Is it Halloween in space?
NASA released X-ray images of a collapsed dead star that bears an uncanny resemblance to the bones of a ‘ghostly cosmic hand’.
The spooky images, released just before Halloween and taken by two NASA X-ray space telescopes, show the remains of a collapsed dead star surviving through plumes of energized matter and antimatter particles.
The fragments reveal the magnetic field of a remarkable hand-shaped structure in space, located about 16,000 light years from Earth, according to NASA.
The collapsed star was once a giant star in our Milky Way but there was no nuclear fuel left to burn about 1,500 years ago. When that happened, the star collapsed on itself and formed an extremely dense object called a neutron star, scientists say.
The rotating neutron star and its powerful magnetic fields, called pulsars, created jets of matter and antimatter that moved away from the pulsar’s poles with intense wind forming a “pulsar wind nebula,” according to The NASA.
This neutron star’s pulsar wind nebula is known as MSH 15-52 and resembles the bones of a human hand.
It was first discovered by NASA’s Chandra X-ray Observatory in 2001.
Today, NASA’s newest X-ray telescope, the Imaging X-ray Polarimetry Explorer (IXPE), observed MSH 15-52 for about 17 days, the longest period it has observed an object since its launch in December 2021.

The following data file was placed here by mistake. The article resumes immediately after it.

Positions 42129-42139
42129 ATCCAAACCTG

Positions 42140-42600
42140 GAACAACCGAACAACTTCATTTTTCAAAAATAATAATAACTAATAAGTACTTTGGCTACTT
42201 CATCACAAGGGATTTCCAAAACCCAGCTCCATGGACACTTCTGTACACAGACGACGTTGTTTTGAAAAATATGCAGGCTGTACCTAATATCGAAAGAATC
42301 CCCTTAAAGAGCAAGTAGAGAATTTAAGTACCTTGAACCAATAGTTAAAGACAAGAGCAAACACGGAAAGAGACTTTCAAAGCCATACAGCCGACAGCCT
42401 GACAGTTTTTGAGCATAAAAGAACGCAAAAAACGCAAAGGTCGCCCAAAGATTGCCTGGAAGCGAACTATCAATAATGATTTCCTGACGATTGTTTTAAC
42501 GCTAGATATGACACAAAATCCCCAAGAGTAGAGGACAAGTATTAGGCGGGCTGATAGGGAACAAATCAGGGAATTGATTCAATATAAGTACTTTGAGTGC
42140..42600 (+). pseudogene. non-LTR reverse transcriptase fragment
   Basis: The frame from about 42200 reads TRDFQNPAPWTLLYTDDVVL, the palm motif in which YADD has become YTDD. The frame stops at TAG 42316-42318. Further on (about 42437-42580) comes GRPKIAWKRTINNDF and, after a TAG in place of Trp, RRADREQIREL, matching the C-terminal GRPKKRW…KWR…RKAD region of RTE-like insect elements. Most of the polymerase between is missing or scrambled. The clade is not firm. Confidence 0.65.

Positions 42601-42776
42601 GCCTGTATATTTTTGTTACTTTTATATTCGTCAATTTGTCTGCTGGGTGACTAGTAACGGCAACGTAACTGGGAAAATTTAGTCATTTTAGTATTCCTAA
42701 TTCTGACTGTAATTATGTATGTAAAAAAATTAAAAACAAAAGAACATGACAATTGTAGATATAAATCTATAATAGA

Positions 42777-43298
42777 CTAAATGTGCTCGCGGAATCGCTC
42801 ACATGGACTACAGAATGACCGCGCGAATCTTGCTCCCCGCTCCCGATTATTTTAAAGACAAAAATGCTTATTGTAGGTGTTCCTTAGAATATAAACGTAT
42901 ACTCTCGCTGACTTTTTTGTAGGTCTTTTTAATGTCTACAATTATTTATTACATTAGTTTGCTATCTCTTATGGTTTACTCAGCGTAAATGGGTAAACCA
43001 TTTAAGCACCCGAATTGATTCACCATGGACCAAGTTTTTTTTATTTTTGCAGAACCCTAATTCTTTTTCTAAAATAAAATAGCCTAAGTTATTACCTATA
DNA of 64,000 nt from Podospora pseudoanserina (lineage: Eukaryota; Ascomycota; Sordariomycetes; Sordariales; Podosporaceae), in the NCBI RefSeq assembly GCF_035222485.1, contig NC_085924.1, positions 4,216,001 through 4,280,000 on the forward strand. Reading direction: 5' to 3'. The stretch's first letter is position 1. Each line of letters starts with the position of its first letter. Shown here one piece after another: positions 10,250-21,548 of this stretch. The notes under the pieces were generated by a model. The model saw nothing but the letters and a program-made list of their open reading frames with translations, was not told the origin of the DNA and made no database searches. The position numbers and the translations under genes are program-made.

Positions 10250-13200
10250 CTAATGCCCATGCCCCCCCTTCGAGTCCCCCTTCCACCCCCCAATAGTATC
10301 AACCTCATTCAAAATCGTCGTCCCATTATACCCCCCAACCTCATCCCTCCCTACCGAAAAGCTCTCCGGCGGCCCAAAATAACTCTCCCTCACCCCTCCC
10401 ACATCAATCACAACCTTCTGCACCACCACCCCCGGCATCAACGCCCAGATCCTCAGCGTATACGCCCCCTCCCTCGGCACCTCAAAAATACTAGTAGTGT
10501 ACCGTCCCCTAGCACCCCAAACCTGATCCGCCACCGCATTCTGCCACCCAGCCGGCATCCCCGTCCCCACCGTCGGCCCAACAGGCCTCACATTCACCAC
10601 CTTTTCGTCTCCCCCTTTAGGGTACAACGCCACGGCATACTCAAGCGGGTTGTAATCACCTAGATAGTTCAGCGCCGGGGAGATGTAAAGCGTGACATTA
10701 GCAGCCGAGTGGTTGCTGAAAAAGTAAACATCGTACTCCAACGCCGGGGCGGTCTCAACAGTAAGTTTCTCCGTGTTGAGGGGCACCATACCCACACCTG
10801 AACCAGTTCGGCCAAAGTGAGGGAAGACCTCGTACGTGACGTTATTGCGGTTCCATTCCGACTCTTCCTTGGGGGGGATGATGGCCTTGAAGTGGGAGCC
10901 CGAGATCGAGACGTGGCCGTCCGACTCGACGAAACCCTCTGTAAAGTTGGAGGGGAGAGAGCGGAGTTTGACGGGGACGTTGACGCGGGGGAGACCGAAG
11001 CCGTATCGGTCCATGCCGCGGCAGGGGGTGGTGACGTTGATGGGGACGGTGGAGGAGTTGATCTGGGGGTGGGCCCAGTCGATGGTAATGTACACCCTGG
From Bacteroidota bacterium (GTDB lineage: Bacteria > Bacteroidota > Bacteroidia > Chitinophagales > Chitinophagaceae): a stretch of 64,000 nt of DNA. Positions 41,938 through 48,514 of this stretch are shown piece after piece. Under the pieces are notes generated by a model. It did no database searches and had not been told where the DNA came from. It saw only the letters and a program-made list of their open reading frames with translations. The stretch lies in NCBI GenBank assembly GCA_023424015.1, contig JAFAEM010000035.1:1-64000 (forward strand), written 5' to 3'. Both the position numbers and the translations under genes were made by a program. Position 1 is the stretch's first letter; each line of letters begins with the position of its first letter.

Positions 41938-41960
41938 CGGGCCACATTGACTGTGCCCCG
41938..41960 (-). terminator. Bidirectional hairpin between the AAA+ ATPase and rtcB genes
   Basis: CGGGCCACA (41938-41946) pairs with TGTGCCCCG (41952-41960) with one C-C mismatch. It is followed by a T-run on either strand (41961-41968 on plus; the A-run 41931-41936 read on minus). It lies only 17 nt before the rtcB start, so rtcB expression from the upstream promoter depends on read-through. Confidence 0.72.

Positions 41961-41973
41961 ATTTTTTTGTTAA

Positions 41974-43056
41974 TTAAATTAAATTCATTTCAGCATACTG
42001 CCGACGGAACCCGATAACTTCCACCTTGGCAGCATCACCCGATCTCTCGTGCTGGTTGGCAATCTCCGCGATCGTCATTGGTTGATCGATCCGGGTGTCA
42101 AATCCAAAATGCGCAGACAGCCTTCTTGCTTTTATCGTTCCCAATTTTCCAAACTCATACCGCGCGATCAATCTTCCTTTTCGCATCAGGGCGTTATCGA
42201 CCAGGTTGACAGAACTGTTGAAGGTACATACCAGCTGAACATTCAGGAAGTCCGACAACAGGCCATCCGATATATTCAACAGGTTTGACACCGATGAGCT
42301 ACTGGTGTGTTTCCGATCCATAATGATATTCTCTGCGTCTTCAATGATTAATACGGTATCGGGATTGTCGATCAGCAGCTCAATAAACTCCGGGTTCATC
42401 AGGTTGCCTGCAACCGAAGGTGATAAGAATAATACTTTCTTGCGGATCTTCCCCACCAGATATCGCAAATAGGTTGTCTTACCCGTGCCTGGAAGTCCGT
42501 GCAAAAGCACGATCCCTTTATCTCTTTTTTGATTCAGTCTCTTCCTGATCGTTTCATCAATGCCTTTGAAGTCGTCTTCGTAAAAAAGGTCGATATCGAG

NASA has combined the imaging powers of telescopes to reveal the magnetic field ‘bones’ of the strange hand-shaped structure in space.
Roger Romani of Stanford University in California, who led the study, said the IXPE data provides scientists with the first map of the magnetic field in the “hand.”
“The charged particles producing the X-rays move along the magnetic field, determining the basic shape of the nebula, like bones do in a person’s hand,” Romani explained.
IXPE provides information about the orientation of the X-ray electric field, determined by the magnetic field of the X-ray source, called X-ray polarization.
An interesting feature of MSH 15-52 is a bright X-ray jet directed from the pulsar toward the “wrist” at the bottom of the image. The pulsar is located at the base of the “palm” of the nebula.
The new IXPE data reveal that the polarization at the start of the jet is low, likely because it is a turbulent region with complex and tangled magnetic fields associated with the generation of high-energy particles. At the end of the jet, the magnetic field lines appear to straighten out and become much more uniform, resulting in much greater polarization.
These results imply that particles receive an energy boost in the complex turbulent regions near the pulsar at the base of the palm and flow toward areas where the magnetic field is uniform along the wrist, fingers and thumb, the scientists said.
“We discovered the life history of super-energetic matter and antimatter particles around the pulsar,” said co-author Nicolò Di Lalla, also of Stanford. “This tells us how pulsars can act as particle accelerators.”
IXPE also detected similar magnetic fields for the pulsar wind nebulae “Vela” and “Crab”, implying that they could be common in these objects, the scientists revealed.
The images were released days after NASA announced its The Juno mission had spotted a haunting “face” on Jupiter.